Out-Law / Your Daily Need-To-Know

Out-Law Analysis 3 min. read

Government proposals for onshore wind community benefits half baked

New government proposals to increase the benefits offered to communities affected by onshore wind projects in England will fail to deliver without wider planning reforms.

The government’s consultation (20 pages / 233KB PDF), published earlier this month, seeks views on a number of suggested methods for how developers can improve community engagement, as well as examples of innovative forms of benefit and rewards that could be offered to the communities that end up hosting onshore wind farms.

One of the most eye-catching ideas floated in the consultation document is energy bill ‘discounts’ for affected households. In practice, schemes that bear this description usually involve a cash-back arrangement, in which developers pay cash, or vouchers, to an affected homeowner. This is either a fixed amount or paid on a sliding scale proportionate to the size of the homeowner’s energy bill.

In any case, these types of community benefit are unlikely to make a real impact on England’s development of onshore wind capacity while they remain “legally immaterial to planning decisions”, as the consultation correctly acknowledges. Counterintuitively, therefore, while community engagement and community benefits are considered important elements in the successful development of onshore wind, the latter cannot be taken into account when a local planning authority (LPA) decides whether a proposal should go ahead.

Phillips Gareth_May 2020

Gareth Phillips


Developers would, no doubt, invest further in community benefits if they were reassured that those benefits would be a material consideration in the planning decision

Frustratingly, the consultation makes clear that ministers have no intention of fixing this problem, stating that the government “wishes to keep this important safeguard in place”. But given the new emphasis now being placed on community benefits in policy, it cannot be right to continue to put them outside of the planning regime. That does not offer the certainty, or at least the reasonable prospect of consent, needed by developers to invest six-figure sums of money in securing land, securing grid connection, preparing a planning application and to offer meaningful community benefits. 

Developers would, no doubt, invest further in community benefits if they were reassured that those benefits would be a material consideration in the planning decision – even if it remained for the LPA to determine the weight it placed on the community benefit proposal. 

Community benefits are, in effect, a form of socio-economic enhancement. If environmental enhancement can lawfully be considered when weighing the planning balance, why not socio-economic enhancement too? Of course, in the past there has been concern about the perception of developers effectively ‘buying’ consent by offering generous community benefits. But there is also nothing to stop a developer proposing a disproportionate environmental enhancement package in the hope it sways the planning balance in its favour.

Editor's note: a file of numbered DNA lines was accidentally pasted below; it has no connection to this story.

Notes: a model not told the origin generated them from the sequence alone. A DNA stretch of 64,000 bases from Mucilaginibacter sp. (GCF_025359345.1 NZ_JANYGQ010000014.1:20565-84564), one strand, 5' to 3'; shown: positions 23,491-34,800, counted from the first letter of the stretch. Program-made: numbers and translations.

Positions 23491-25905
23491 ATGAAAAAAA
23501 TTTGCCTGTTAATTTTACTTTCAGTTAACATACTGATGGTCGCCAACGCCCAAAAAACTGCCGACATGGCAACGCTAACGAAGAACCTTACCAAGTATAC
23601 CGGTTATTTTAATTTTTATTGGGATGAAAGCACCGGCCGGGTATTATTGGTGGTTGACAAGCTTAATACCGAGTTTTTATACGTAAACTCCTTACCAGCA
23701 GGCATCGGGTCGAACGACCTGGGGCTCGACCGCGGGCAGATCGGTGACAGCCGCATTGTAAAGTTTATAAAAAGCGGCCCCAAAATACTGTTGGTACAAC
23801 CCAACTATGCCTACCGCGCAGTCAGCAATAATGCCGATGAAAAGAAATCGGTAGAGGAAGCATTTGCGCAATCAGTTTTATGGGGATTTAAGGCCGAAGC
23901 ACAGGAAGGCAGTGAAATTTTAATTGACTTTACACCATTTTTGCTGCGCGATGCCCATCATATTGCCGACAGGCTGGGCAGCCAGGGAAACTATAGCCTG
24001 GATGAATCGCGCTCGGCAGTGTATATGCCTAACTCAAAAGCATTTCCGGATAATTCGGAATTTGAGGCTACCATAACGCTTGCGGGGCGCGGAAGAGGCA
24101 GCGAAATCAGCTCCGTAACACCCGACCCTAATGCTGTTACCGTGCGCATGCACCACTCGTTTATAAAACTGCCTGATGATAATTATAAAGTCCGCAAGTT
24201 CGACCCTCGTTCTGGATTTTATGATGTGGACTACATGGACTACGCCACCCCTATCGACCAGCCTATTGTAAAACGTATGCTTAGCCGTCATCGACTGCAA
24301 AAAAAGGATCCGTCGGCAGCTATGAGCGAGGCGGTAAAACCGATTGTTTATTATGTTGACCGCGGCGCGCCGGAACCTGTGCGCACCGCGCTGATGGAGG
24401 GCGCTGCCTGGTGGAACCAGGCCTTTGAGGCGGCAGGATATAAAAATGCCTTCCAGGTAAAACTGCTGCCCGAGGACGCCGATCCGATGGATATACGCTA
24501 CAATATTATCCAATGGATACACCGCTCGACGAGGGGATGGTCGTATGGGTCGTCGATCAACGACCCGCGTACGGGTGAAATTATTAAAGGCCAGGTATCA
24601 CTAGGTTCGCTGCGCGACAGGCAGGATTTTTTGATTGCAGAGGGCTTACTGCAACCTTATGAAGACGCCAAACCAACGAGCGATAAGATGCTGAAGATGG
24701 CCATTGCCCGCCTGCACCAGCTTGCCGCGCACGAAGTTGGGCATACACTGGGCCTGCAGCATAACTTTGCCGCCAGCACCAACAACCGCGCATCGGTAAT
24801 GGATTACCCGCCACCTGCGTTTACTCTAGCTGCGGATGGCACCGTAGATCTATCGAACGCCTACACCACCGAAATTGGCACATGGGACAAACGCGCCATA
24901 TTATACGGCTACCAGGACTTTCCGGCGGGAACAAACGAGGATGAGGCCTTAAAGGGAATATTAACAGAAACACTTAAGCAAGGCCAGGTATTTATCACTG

Ultimately, the entire planning process is open to public scrutiny. If members of the public feel undue weight has been placed on community benefits in the granting of planning permission, remedy is available through judicial review – itself another deterrent to abuse of process.

However, the consultation misses the point. It is another example of government creating the illusion of doing something to support onshore wind, without meaningfully doing anything. There is currently no strategic or detailed policy for onshore wind development in England. Since it was effectively prohibited by the planning reform in 2015, LPAs in England have not designated land for onshore wind, nor updated their local plans to include supportive policies.

Onshore wind remains outside the consent regime for nationally significant infrastructure projects (NSIPs) in the 2008 Planning Act and the underlying national policy statements for energy, despite calls from bodies including the National Infrastructure Planning Association to reinstate onshore wind to that legislation and policy.

The latest consultation reaffirms the government’s view that planning decisions for onshore wind should be taken at the local level by LPAs, and not centrally by the government itself. But this is inconsistent with the recent recommendation of the National Infrastructure Commission to reinstate onshore wind to the Planning Act, so that it is capable of being consented as an NSIP by the secretary of state for energy security and net zero, as is the case with other onshore generating technologies over 50MW in England.

While the decision making is obviously taken centrally under the NSIP regime, LPAs still have an important role in it, and so too do local communities. There remains ample opportunity for both groups to advocate their opinions, which the secretary of state must have regard to when determining the development consent application. Onshore wind should be reinstated to the 2008 Planning Act and given the level playing field other technologies enjoy.

Community benefits are relevant to most forms of development, not just onshore wind. If community benefits are to prevail, they should be put on a statutory and national policy footing so that they can be considered in the national and local consenting regimes for all forms of relevant development. The simplest way to do this is to consider them as part of environmental enhancements – enhancement of the human environment.

We are processing your request. \n Thank you for your patience. An error occurred. This could be due to inactivity on the page - please try again.